Compare And Contrast Babylonia And Hammurabi

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When traveling to a new destination, one might rely on information such as a map, GPS, or fellow travelers. What if one was able to travel to a different time period such as 1792 B.C.? These resources would no longer be beneficial; in fact, they would be nonexistent. During this time, Babylonia was under the rule of Hammurabi. He was known for establishing one of the oldest collections of laws still in existence today. This collection was known as the Hammurabi code and affected the entire population from nobleman to slave. When compared to present day laws, many similarities and differences can be found in areas such as crime and punishment, real estate, and family matters. The story of Mesopotamian civilization begins over four thousand…show more content…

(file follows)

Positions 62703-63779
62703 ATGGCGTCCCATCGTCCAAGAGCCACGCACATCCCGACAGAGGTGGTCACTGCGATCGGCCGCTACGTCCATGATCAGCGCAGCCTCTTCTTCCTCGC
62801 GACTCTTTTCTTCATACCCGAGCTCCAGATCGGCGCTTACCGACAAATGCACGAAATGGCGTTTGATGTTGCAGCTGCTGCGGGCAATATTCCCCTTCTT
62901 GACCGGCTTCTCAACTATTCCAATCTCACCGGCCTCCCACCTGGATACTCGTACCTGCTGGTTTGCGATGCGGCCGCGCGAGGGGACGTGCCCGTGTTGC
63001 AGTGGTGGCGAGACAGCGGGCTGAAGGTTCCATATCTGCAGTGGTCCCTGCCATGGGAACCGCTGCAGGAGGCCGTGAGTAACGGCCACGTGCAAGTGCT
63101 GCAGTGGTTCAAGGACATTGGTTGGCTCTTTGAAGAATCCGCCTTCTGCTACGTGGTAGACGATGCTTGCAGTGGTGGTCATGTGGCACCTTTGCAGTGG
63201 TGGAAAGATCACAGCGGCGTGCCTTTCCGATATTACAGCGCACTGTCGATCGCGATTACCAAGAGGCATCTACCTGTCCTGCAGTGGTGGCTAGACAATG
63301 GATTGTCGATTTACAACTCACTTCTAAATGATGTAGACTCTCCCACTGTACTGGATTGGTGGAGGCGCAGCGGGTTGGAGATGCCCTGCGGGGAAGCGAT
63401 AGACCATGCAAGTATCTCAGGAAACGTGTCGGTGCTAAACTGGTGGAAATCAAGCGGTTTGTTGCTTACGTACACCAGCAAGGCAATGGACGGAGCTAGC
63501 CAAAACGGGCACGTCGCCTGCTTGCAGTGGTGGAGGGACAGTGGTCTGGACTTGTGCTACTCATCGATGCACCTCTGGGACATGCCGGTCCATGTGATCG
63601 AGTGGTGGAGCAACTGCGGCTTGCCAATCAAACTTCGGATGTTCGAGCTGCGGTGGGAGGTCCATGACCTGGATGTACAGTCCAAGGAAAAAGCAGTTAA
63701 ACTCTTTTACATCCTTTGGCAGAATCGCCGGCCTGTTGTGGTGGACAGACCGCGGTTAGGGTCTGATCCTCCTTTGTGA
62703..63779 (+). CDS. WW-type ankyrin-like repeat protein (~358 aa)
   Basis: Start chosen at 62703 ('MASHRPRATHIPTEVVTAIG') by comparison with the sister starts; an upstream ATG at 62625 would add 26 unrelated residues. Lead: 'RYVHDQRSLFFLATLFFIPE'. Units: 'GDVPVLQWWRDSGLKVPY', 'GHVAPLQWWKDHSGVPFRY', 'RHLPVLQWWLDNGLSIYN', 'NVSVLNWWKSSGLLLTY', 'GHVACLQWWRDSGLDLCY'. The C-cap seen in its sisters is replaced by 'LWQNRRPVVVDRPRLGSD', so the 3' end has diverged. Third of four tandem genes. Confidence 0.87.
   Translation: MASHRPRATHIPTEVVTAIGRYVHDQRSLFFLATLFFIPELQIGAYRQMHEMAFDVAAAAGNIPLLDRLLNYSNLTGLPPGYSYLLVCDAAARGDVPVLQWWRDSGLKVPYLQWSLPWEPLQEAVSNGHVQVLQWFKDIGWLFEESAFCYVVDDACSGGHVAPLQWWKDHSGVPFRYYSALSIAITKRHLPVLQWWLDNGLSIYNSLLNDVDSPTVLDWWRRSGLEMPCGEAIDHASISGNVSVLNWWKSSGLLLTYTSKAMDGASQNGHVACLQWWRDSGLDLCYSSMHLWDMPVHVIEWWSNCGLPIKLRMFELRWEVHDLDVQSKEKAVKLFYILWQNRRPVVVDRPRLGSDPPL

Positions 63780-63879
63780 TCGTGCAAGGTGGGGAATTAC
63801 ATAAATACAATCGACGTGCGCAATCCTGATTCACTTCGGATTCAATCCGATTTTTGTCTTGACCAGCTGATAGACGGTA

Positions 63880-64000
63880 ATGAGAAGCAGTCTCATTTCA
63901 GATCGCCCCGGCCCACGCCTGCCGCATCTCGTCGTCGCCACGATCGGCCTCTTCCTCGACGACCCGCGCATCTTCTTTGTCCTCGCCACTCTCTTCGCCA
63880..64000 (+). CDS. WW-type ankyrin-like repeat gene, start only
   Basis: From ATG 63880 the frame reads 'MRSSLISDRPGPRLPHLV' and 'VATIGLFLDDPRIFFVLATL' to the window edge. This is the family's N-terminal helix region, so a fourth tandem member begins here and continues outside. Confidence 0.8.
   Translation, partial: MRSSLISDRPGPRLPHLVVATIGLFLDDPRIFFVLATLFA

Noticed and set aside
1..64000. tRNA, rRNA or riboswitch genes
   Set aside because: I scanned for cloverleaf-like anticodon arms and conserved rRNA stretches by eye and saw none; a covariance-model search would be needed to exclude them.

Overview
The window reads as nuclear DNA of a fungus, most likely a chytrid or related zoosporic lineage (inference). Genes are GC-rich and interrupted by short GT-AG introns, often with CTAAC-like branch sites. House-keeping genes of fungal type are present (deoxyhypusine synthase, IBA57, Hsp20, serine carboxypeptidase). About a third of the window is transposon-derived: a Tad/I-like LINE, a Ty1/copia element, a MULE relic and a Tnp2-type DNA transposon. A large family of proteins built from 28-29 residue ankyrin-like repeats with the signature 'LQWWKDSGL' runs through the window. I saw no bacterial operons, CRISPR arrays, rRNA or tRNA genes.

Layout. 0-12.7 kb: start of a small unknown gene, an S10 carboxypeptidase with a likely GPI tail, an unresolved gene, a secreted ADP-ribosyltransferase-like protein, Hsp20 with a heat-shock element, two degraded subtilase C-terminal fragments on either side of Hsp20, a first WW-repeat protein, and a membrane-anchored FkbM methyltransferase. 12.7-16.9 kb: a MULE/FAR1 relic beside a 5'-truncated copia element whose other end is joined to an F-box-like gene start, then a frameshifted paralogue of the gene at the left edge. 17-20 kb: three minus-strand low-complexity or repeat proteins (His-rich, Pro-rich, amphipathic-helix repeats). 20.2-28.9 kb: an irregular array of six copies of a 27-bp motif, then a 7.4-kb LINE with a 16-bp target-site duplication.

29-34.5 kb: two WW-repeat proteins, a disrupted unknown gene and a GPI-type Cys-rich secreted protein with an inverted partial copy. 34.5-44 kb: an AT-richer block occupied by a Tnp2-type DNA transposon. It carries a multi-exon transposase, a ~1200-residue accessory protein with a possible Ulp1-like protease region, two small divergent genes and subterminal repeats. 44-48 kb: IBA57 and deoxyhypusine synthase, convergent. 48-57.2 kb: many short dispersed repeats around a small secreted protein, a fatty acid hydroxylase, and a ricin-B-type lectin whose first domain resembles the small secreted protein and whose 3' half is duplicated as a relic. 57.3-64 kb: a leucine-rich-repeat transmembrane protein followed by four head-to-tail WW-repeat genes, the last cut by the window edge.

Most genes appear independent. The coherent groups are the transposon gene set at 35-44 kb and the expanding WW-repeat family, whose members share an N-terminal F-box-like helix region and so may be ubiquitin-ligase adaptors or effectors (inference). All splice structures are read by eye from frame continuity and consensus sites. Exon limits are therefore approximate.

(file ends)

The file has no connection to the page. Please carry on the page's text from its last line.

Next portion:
In moments where a decision had to be made quickly, a leader was generally appointed. As the region and its people expanded, the need for a leader also increased. Hammurabi aimed to win the friendship of all the societies in Mesopotamia. He did so by repairing their walls and temples and building canals that produced great harvests throughout all the land. This region became one of the most fertile lands in all of Babylon. It was believed by the people that Hammurabi was chosen and influenced by the gods. Thus, whatever he enforced as a law was also believed as the law of the gods. Hammurabi and his people believed Marduk, the supreme god, chose him to create and enforce this code. Hammurabi ruled the Babylonian empire from 1792-50 BCE. He was concerned for maintaining order in his kingdom, hence the creation of his code; however, these laws were also used to unify the groups he controlled, as his territory grew. The code of Hammurabi consists of two hundred and eighty paragraphs on civil and criminal law. It pertained mainly to everyday life and served as a legal aid for anyone seeking advice. The Code of Hammurabi consists of three sections known as the Prologue, the Laws, and the Epilogue. The purpose of the code was stated in the first section, the Prologue. The actual laws were listed in the Epilogue and the final section listed the consequences for violators of the Code. Hammurabi's code covered all aspects of Babylonian life. Marriage, slavery, trade, property, commerce and much more was included. When one was in violation of any part of the code, punishment was often

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